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When should I add dry hops?

Dry Hopping

If you’re ready for your beer’s hop nose to wow you, it might be time to try dry hopping.

Dry hopping is the process of adding hops to beer after fermentation has begun. Dry hopping conveys a fresh hop aroma in the beer without adding any bitterness and brings a unique taste character.

Adding hops later on in the process conserves the flavor and aroma from the hops’ oils. These are different from the alpha acids that provide the beer its bitterness. The oils add no bitterness, just flavor, and aroma. During the boiling process, nearly all the hop oils evaporate; the longer the boil time, the more oils will be lost. The hops put in at the start of the boil for bittering lose virtually all of their oils. Hops added near the end of the boil do not lose as much oil but still, lose a good deal. And the heat of the boil causes chemical changes in the oils, even those that remain lack the aroma of fresh hops.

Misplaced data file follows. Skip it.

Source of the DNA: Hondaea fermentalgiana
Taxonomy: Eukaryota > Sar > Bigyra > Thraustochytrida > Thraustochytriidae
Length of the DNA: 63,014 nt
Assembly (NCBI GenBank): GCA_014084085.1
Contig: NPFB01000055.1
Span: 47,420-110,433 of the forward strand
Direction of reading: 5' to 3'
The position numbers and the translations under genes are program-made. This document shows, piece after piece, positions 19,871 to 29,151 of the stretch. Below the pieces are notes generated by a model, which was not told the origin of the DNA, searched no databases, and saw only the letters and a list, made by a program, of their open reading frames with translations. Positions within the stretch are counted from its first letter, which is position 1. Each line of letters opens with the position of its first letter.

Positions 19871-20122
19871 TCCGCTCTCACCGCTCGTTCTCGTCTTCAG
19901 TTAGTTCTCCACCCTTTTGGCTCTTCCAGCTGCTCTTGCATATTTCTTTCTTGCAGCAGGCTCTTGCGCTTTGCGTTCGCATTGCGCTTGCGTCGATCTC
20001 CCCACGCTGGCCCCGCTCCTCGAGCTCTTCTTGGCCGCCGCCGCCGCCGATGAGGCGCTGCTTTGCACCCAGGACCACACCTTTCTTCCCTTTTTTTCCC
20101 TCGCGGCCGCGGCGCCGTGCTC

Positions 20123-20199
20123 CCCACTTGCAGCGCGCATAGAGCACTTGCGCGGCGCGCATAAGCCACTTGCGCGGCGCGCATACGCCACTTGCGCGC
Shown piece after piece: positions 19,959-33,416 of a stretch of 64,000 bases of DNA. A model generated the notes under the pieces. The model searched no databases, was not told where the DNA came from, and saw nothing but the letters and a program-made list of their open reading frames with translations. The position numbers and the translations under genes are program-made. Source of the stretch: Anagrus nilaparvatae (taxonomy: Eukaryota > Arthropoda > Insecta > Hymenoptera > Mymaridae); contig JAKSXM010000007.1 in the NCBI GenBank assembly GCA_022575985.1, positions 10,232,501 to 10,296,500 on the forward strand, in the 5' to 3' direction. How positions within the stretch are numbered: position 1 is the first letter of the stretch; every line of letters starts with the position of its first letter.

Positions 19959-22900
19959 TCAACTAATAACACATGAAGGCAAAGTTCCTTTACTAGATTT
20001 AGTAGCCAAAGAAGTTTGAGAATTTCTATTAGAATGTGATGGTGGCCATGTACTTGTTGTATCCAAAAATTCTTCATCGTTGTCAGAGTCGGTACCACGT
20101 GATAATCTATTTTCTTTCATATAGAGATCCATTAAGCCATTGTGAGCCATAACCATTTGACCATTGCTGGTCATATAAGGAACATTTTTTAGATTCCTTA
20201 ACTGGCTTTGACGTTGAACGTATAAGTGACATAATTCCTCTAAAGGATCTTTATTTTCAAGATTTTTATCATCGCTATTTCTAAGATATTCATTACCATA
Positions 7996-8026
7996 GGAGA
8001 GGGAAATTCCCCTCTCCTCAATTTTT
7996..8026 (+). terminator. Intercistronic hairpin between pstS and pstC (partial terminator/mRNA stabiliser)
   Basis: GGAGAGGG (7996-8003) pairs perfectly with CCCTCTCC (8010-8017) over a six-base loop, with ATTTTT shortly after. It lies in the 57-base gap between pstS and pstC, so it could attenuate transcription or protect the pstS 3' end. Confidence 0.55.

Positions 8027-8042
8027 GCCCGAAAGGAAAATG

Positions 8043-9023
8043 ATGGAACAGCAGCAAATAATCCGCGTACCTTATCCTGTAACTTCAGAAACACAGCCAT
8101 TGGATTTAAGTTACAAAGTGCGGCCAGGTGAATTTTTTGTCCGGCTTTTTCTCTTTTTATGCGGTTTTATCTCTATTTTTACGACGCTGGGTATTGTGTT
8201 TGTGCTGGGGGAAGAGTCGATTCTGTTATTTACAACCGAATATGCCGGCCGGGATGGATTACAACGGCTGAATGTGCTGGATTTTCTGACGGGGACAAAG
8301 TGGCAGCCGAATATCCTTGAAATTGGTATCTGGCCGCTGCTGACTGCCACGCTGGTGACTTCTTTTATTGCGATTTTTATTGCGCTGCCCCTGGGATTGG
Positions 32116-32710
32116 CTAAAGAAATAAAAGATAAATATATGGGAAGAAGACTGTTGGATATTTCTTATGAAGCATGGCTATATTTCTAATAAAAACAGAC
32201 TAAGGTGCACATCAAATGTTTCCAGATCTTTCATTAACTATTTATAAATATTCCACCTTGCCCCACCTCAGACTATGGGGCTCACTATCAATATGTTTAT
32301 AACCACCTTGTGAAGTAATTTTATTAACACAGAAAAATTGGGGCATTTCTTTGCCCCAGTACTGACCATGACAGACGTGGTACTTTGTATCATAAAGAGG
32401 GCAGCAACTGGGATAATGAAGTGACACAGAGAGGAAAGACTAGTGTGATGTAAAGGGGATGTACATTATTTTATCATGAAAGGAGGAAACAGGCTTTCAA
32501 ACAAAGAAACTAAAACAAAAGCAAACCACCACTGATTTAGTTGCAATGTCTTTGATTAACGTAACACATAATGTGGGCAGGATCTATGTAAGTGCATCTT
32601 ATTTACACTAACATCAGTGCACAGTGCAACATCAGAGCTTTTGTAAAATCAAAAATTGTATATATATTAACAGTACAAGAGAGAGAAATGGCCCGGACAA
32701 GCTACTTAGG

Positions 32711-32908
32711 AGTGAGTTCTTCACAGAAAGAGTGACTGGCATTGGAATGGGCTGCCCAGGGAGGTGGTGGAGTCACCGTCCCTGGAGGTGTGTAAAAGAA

So, if we wish to add hops to provide a fresh hop aroma to the beer, when is the best time to do it? Generally, dry hopping was done in the serving cask. A charge of fresh hops would be included in the cask right before the bung was hammered in. If you keg your beer, you could add the hops to the keg. This gives the beer the best and a fresh aroma. But what if you bottle? It makes sense to take a step backward in the process and add the hops to the fermenter. But there is a right time and a wrong time to do it.

 

The Right Time